Rogie Vachon is a Vezina trophy winner, a three time All Star, and a three time Stanley Cup winner. But once, he had to buy his own championship ring. He speaks with Bill Littlefield.
After more than four decades playing in Long Island’s Nassau Coliseum, the New York Islanders will move to Brooklyn’s Barclays Center next season. WNYC’s Jim O’Grady went to the Nassau Coliseum to find out what will be lost.
Bagel-throwing Michigan State basketball fans join the list of sports fans who celebrate in unconventional ways.
Nineteen-year-old Aaron Ekblad and 37-year-old Willie Mitchell are more than just NHL teammates. They’re roommates. Grantland’s Katie Baker tells Bill Littlefield how Ekblad came to live with Mitchell and his wife.
Back in the day, every NHL team employed at least one fighting specialist, known as an enforcer. But now the position is becoming extinct. Former Boston Bruins enforcer Terry O’Reilly tells Bill Littlefield why that’s for the best.
NHL goalie Martin Brodeur announced his retirement after 21 seasons with the New Jersey Devils and a brief tenure with the St. Louis Blues. The Newark Star-Ledger’s Steve Politi regards Brodeur as the greatest NHL goalie of all time and he joins Bil Littlefield to make the case.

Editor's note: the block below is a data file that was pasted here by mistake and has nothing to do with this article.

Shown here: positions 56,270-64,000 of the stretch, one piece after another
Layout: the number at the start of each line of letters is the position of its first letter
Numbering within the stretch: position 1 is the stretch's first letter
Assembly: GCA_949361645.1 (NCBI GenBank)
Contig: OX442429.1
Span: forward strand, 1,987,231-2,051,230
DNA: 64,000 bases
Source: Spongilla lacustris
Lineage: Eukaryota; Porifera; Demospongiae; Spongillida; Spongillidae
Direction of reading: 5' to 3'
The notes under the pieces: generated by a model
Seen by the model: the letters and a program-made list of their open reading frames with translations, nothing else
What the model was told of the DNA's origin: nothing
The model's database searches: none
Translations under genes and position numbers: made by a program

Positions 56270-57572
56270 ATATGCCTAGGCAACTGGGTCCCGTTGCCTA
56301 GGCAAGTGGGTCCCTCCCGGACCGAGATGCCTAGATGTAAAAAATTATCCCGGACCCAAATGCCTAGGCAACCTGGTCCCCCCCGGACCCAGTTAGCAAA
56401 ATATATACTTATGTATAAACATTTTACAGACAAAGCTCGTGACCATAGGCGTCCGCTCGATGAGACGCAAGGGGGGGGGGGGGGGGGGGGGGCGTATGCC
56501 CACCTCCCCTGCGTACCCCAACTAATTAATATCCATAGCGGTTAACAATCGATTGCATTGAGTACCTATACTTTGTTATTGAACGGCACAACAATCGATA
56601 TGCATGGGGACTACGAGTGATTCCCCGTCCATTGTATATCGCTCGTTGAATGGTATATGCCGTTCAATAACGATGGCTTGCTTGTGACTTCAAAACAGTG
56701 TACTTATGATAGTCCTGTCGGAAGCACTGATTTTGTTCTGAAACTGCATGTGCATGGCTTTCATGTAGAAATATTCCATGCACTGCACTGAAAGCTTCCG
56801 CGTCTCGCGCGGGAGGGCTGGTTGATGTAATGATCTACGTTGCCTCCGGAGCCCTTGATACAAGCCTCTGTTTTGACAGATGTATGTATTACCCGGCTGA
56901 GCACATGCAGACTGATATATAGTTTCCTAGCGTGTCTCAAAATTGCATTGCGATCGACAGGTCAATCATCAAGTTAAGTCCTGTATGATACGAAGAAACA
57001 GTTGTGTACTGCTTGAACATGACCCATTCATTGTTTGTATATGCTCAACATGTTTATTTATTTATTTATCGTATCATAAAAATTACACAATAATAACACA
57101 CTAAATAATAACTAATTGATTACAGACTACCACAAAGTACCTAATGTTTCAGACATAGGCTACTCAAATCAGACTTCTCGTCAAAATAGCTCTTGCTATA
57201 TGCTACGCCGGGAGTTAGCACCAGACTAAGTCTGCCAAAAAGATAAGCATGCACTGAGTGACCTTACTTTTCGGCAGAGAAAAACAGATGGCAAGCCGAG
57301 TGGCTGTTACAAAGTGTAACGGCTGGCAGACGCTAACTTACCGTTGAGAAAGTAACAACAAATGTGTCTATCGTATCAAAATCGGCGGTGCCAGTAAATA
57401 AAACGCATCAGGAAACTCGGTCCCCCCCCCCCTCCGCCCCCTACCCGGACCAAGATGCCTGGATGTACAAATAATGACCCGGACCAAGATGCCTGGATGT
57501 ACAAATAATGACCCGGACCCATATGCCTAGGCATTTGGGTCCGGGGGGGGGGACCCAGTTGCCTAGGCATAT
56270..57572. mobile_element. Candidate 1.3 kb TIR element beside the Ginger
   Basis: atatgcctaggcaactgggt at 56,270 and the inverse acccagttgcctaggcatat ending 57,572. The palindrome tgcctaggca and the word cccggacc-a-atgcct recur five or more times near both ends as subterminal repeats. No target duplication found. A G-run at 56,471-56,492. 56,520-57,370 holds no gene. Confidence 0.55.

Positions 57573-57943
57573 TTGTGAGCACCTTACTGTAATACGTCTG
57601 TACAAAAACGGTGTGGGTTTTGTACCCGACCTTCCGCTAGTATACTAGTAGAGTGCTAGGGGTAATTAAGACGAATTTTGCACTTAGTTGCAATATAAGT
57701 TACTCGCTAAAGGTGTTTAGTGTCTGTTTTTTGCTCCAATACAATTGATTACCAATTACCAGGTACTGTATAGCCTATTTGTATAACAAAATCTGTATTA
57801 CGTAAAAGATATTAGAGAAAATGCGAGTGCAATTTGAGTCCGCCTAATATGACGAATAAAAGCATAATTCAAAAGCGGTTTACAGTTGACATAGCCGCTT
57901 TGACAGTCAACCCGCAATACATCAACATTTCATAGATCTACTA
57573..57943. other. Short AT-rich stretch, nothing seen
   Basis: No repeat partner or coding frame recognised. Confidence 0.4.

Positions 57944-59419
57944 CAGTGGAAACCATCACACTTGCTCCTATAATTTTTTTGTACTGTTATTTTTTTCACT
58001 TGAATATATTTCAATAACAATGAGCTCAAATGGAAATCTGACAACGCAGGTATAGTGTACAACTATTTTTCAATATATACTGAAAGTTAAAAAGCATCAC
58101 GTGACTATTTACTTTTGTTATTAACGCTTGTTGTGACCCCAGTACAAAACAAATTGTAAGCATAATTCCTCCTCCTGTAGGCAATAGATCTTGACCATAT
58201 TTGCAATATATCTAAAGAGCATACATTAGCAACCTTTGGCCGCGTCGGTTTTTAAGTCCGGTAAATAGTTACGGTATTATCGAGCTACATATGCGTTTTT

Former hockey goalie Clint Malarchuk suffered a life-threatening injury in 1989 when his neck was slashed by a hockey skate. Off the ice, he’s struggled with mental health problems since childhood. He writes about both issues in his new book “A Matter of Inches,” which he joins Bill Littlefield to discuss.
The Edmonton Oilers currently sit dead last in the NHL. The Oilers also possess the league’s longest postseason drought — they haven’t made the playoffs since 2006, when they lost in seven games in the Stanley Cup Finals. Bill Littlefield speaks with John MacKinnon of the Edmonton Journal to find out what’s wrong with the Oilers.
The Florida Panthers topped the Washington Capitals on Tuesday night after a record shootout that saw players from both teams take multiple attempts before all was said and done.
P.K. Subban is an elite NHL defenseman. Polite off the ice, the 25-year-old loves to talk trash on it. And Subban is one of the few black players in the league. Ben McGrath profiled Subban for the New Yorker and joins us to discuss one of hockey’s brightest young stars.